Something incredible happened last week. Over at, The Informer, revealed that Nokia has made a profit. Yes Nokia. An actual profit. At least in Q412. It was €439m, and, just for handy comparison, Apple made $8.2 billion in the same time period. Still, while I’m not great at maths, I know a profit is better than a loss. Of course, it still made a massive loss overall in 2012, but for a company that everyone had pretty much given up the ghost on it’s a welcome, if surprising, bud of recovery.

Today another company is looking to return from the near dead. RIM, the Canadian owner of the Blackberry brand was once synonymous with phones that were smart, (email – in your pocket! Wow!) but times have changed. In 2010 RIM had 14 per cent of the smartphone market. In 2012 it was four per cent. Again, I’m not great at maths but… it clearly can’t continue to drop at the same rate as by the end of 2013 it wouldn’t exist.

So what’s the plan?

The plan is Blackberry 10 – an OS the company has bet the farm on. Things haven’t gone to plan so far though, and the OS, which was due to arrive in mid-2012 has been delayed not once, but twice.

However, as I type, are announcing Blackberry 10 OS and two new handsets to go with it – the touchscreen only Z10, which will feature LTE support, and a keyboard equipped X10 (because as we know, hardcore Blackberry fans will only give up their physical keyboard equipped handsets if you prise them from their cold, dead hands).

The Z10 is the flagship device and early reviews have been mixed. Joseph Volpe, Engadget tech site journalist described the hardware to the BBC as a, “full-on Monet, to borrow a line from the movie Clueless – attractive from afar, but disappointing up-close.” It seems that only Apple is able to churn out devices that have a truly premium look and feel.

As for the software, some analysts and tech journalists have had a preview and reports seem to be positive – a cool UI, and fast switching between apps and the BlackBerry Hub, which combines all your messaging services (email, Twitter, Linkedin, Facebook etc.) into one location, are highlights.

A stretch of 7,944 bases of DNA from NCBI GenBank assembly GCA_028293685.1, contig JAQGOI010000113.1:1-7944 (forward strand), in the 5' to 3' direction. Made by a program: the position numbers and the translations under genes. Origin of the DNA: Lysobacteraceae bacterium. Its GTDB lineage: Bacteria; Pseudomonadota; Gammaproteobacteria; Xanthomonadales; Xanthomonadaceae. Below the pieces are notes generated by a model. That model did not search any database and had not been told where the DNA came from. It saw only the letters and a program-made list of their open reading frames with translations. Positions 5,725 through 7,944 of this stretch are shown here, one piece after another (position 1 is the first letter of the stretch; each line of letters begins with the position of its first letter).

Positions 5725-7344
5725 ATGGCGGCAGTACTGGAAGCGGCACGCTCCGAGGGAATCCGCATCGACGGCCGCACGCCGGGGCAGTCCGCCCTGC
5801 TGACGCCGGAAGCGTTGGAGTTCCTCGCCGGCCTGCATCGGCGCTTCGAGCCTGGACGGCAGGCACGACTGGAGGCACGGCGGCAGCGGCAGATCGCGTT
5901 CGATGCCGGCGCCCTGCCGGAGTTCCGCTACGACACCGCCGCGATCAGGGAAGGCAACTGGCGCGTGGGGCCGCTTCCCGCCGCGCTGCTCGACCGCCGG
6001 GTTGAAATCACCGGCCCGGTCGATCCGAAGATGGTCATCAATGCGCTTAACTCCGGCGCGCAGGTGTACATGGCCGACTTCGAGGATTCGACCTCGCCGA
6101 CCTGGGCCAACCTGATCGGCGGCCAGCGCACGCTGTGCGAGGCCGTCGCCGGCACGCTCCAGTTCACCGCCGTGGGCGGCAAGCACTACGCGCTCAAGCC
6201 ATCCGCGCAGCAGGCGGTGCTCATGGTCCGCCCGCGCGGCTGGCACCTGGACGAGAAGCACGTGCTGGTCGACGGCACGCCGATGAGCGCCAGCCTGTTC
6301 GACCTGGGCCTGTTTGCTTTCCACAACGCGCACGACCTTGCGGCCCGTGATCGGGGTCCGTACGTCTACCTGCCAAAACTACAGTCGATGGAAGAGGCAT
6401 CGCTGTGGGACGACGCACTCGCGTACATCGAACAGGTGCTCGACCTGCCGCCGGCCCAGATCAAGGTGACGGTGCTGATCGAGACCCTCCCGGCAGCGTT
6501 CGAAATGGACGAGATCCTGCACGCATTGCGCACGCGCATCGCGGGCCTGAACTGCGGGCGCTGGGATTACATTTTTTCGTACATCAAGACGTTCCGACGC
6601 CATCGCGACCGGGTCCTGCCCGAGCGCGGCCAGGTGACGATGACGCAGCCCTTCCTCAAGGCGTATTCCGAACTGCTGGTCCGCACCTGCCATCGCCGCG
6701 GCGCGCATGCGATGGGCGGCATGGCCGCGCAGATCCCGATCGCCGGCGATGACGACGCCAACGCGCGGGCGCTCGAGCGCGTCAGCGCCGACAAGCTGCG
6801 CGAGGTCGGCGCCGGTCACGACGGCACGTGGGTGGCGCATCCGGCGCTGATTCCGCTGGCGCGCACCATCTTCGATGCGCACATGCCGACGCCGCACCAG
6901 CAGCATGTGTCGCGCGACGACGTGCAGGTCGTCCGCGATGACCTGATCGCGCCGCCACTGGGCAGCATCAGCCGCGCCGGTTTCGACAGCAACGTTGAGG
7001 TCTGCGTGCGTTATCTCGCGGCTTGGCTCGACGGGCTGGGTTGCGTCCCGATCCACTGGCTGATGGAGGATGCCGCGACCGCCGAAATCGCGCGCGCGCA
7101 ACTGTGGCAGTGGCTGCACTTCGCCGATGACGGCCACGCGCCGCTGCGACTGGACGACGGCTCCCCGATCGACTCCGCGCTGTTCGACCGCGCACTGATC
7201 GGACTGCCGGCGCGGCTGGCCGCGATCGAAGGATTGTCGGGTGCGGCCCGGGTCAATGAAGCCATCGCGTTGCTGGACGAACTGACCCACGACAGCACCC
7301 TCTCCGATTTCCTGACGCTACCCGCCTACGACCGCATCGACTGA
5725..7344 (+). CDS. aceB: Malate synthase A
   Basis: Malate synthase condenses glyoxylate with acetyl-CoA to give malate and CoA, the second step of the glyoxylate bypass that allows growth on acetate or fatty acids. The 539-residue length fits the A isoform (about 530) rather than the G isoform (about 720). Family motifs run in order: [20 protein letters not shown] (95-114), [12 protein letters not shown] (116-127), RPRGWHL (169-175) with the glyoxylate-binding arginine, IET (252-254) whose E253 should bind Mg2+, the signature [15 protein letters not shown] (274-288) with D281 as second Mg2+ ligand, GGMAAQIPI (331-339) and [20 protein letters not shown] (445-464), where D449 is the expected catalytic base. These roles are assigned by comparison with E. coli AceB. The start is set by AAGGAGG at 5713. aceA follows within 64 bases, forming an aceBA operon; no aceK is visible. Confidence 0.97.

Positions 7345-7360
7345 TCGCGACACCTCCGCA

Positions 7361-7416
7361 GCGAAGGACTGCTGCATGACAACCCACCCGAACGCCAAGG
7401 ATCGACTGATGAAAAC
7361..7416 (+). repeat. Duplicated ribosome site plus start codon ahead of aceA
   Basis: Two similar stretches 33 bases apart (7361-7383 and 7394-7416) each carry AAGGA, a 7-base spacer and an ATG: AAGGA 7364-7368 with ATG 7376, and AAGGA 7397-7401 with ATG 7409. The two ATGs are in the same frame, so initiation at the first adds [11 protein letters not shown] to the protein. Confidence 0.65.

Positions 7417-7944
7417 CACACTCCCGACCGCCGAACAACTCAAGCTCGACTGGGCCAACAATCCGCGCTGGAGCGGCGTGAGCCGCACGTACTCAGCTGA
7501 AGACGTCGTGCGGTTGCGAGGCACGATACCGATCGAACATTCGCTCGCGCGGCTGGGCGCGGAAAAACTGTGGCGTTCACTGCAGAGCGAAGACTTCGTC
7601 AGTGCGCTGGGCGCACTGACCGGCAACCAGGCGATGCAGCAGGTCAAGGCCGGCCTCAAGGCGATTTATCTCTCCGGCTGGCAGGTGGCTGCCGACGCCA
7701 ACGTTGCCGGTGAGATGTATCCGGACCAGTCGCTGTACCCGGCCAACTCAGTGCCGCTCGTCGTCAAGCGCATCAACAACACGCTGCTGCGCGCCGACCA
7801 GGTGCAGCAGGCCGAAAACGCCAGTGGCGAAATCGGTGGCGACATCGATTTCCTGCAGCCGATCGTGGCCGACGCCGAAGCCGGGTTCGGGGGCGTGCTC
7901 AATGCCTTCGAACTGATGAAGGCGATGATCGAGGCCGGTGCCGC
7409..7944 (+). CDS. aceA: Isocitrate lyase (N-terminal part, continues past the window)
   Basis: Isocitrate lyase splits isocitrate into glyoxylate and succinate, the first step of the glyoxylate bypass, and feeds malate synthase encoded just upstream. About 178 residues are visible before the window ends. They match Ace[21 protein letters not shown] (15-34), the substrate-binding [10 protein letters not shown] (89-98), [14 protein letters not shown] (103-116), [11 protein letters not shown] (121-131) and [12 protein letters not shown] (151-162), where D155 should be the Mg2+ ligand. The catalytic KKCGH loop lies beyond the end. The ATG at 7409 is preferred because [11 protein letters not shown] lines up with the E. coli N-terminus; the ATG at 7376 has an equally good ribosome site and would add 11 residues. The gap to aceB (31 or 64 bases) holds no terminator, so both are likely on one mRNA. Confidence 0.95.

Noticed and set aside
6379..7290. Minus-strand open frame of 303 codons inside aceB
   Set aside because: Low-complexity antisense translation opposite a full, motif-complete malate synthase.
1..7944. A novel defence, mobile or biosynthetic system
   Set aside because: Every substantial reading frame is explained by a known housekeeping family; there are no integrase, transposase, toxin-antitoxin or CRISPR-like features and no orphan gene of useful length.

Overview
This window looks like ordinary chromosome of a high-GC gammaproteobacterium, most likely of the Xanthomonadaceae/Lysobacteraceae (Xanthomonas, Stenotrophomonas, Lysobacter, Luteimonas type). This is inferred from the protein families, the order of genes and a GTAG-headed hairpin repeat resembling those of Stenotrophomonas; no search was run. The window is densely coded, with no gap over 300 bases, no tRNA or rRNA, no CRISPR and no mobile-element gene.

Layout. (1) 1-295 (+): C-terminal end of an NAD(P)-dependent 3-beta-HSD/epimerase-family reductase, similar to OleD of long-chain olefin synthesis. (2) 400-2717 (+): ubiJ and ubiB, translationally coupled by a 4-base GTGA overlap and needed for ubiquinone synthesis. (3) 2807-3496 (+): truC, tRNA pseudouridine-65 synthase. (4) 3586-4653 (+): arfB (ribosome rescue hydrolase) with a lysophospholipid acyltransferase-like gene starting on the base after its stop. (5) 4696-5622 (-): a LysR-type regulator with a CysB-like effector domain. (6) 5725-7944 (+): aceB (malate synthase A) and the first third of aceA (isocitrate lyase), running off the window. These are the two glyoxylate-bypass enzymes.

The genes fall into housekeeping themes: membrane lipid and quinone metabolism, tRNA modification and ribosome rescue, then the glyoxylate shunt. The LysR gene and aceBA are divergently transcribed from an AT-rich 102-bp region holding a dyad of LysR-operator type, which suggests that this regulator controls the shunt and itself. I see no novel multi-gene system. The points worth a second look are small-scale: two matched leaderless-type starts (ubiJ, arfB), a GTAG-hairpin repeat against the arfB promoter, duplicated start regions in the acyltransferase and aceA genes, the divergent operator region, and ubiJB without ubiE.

Gartner’s Phillip Redmam has said that Blackberry 10 offers the best UI on the market, and that it has comeback potential. Stuart Jeffrey, Nomura Securities analyst observes that there is pent-up demand for new Blackberry’s from its existing fans, so there’s still a core market to tap into. I’ve always found it rather bizarre that this audience seems to be either be-suited, lawyer types, or streetwise, hooded, sexting obsessed teens.

At the launch the company made some smart moves, changing the company name from RIM, to Blackberry, which is what most people called it anyway. However, the show was clearly not up to the standard of Apple’s keynotes – PC Pro’s News Editor Nicole Kobie described RIM, sorry, Blackberry’s CEO Thorsten Heins as having, “all the charisma of a cheese sandwich.”

All the more impressive then that despite its precarious position in the market Blackberry has managed to line up a strong suite of names to offer apps compatible with BB10 OS – Skype, Amazon Kindle, SAP, Whatsapp, Angry Birds (this one is the most crucial, obviously), which at least prevents it from being a lame duck on day one. (Blackberry Playbook, I’m looking at you).

And with the flagship Z10 offering LTE it will be able to keep up with the rest of the competition. At least in the US – it supports LTE 700/850/1700/1900MHz, – but not 1800MHz, meaning that if it’s to support the UK and Australia it’s going to have to release a separate flavour capable on 800MHz and 1800MHz and 2.6GHz. So can RIM ­‑ sorry, sorry – Blackberry, make a comeback? Well the jury is not so much out, as having announced that it is leaving the igloo and may be some time.

So can RIM ­‑ sorry, sorry – Blackberry, make a comeback? Well the jury is not so much out, as having announced that it is leaving the igloo and may be some time.

Yesterday I talked to Bengt Nordstrom, co-founder and CEO of strategic wireless business consultancy, Northstream. Will we be reading next year of a Nokia-like bud, showing signs of recovery?

No, he said. (Nordstrom is never one to mince his words). Blackberry’s time has passed was his view. “It was a phenomenal thing. It was unique when it came 10 years ago but that era is over- we’ve moved on. I don’t think there is any way back”

Based in Sweden, Nordstrom expressed his surprise in the continued interest in Blackberrys that he sees in London and other parts of the world. “Every time I come here and Indonesia or the Middle East, Blackberry is big. The lawyers love it!”

So there we are, back to the  lawyers. And when you’re relying on those who practice the dark arts for your continued success you know you’re in trouble.

Blackberry will be taking part in a panel discussion on content and OTT applications at the LTE MENA 2013 conference, so if you can make it to Dubai on the 12th-14th May, download a brochure so you can find out more.

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